He is, after all, only the president of the NCAA. Why should he know what goes on their website?

This isn’t the first time an issue with likeness and memorabilia has come up in the NCCA. The organization terminated its relationship with EA Sports this summer, the maker of the wildly popular NCAA Football series. While the game doesn’t use player names, it has always used the player number and likeness.  The NCAA’s move to distance themselves from the series is widely assumed to be in response to an ongoing lawsuit filed by ex UCLA basketball player Ed O’Bannon in 2009. O’Bannon claimed that athletes should receive a cut of the profits earned by both NCAA and EA Sports while using their likeness in video games and memorabilia.

With people like Jay Bilas and Ed O’Bannon attempting to squash their reputation, the NCAA is now faced with determining their place in college athletics. It is more important now than ever for the NCAA to work with everyone involved in college athletics to figure out how to move forward in the best interest of the athletes.

There are no easy answers for the organization, which was originally created under Theodore Roosevelt to come up with safer rules for football. The intent of the NCAA’s rules were to protect student athletes from bookies bent on fixing matches.  Fast forward to the 21st century, where we have multi billion dollar television deals and schools moving conferences left and right to chase the almighty dollar. Now, the stakes are much higher than thwarting the efforts of a few crooked gamblers.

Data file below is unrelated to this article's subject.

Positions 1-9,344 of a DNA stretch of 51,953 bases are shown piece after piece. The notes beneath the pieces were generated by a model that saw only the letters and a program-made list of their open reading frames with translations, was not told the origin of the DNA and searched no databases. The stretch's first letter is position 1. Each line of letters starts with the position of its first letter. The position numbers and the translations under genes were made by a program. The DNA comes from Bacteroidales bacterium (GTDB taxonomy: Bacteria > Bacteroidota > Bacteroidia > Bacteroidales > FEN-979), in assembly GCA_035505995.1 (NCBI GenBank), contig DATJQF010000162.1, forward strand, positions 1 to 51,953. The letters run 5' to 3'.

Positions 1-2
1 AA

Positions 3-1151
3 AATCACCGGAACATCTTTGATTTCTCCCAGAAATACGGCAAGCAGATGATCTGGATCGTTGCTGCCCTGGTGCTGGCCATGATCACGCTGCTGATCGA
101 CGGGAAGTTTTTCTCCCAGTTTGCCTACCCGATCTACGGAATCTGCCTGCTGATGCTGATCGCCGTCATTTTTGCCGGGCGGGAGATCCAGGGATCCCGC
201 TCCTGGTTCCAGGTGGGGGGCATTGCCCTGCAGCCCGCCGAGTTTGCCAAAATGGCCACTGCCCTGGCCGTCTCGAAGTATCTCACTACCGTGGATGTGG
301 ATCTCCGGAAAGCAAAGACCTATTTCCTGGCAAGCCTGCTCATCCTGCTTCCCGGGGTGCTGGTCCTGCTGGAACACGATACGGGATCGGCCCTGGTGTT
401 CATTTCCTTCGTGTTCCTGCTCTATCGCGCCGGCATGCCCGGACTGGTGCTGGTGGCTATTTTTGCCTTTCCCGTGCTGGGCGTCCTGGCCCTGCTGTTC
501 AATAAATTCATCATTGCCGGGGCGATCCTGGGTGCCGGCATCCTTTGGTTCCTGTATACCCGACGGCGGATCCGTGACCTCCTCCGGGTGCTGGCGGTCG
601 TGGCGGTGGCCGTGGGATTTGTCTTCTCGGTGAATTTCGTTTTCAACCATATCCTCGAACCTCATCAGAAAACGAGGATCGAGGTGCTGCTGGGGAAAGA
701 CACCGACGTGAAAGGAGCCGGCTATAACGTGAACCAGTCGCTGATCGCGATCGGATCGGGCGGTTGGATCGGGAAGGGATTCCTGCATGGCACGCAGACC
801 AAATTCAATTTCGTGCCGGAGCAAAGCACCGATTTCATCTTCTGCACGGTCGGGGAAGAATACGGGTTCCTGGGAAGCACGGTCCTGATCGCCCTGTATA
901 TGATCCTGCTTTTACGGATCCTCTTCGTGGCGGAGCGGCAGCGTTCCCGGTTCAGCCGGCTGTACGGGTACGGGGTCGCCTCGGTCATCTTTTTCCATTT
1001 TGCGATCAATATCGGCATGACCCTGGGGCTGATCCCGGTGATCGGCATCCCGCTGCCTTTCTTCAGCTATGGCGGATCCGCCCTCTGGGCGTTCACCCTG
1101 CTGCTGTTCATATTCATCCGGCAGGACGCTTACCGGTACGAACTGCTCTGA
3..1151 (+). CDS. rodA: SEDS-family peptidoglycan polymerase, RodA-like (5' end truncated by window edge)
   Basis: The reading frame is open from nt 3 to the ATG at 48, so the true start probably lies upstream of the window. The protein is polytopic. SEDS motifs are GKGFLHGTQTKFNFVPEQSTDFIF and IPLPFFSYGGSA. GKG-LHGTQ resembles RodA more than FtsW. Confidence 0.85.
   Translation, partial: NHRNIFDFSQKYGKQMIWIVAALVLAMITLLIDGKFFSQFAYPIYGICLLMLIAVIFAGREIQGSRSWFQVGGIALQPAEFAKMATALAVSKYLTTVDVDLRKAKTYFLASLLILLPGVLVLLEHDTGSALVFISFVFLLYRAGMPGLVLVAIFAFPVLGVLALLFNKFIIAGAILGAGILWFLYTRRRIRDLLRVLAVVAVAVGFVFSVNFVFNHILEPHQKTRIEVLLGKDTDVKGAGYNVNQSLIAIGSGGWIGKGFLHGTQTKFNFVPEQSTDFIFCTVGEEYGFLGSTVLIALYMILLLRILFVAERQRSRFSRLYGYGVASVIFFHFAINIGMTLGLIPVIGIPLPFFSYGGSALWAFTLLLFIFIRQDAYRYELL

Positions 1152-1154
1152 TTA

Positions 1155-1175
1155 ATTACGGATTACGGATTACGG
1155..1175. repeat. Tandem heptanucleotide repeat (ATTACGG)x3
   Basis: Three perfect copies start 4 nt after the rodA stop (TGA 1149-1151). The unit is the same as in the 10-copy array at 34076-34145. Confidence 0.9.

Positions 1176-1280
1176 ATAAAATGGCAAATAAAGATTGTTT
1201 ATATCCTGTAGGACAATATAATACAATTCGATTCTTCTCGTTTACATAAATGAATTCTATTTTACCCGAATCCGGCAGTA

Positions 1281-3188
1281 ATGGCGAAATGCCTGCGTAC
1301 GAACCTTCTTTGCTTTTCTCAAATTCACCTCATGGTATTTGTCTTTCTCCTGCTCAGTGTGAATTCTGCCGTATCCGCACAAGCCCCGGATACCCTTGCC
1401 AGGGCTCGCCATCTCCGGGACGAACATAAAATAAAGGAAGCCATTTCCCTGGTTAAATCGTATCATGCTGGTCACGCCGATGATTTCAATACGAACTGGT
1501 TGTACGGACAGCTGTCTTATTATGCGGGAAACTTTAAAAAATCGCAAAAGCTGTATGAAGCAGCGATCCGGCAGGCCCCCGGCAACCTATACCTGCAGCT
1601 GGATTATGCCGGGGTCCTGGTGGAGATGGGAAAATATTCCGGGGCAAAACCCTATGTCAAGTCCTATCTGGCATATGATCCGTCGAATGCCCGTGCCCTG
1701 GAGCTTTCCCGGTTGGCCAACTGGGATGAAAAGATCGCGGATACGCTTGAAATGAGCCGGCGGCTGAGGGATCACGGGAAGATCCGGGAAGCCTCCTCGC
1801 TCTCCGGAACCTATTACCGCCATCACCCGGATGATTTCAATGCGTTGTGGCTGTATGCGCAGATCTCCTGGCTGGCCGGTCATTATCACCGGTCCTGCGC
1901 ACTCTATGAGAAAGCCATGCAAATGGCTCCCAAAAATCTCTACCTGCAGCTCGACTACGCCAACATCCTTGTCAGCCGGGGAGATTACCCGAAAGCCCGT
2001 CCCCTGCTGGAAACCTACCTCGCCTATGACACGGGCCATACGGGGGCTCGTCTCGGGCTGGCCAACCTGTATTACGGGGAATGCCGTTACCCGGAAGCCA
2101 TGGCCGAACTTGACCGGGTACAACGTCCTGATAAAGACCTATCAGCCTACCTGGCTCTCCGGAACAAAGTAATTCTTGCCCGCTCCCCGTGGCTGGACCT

If universities aren’t able to pay all Division I college athletes, does it make sense to allow athletes to make money any way they can? It seems innocent enough for players to earn money for signing autographs or making public appearances. But from the NCAA’s perspective, where do you draw the line?  If a businessman is allowed to hand a player an envelope full of cash to sign memorabilia for his clients, the next step could be a shadier businessman asking the player to only win by 10 points instead of 13 on Tuesday night, allowing him to make good on a couple of wagers.

If you’re the NCAA, where do you go from here? Yes, they are making a ridiculous amount of money off of college athletes. But at the heart of the organization, they are working to protect the integrity of college athletics. With millions on the line and major media calling for their heads, it’s not just the reputation of the NCAA that’s threatened, but their actual existence as a part of college athletics. The NCAA’s smartest move in this situation is total transparency. Creating a massive roundtable discussion with heads of conferences, school presidents, athlete representation, and financial experts could determine a path of success for all involved.

Still, for this transparency to work, the NCAA will have to clean up its act and start doing a better job of reputation management. Taking shots through the media, acting hypocritically, and not appearing to act in the best interest of the athlete soils the organization’s reputation. It also puts universities in a position where they may elect to leave the NCAA on their own accord, a move that wouldn’t be good for anyone.  During this time of change and uncertainty, it seems that all parties involved need to take a step back and consider what is most important: the education of these college athletes.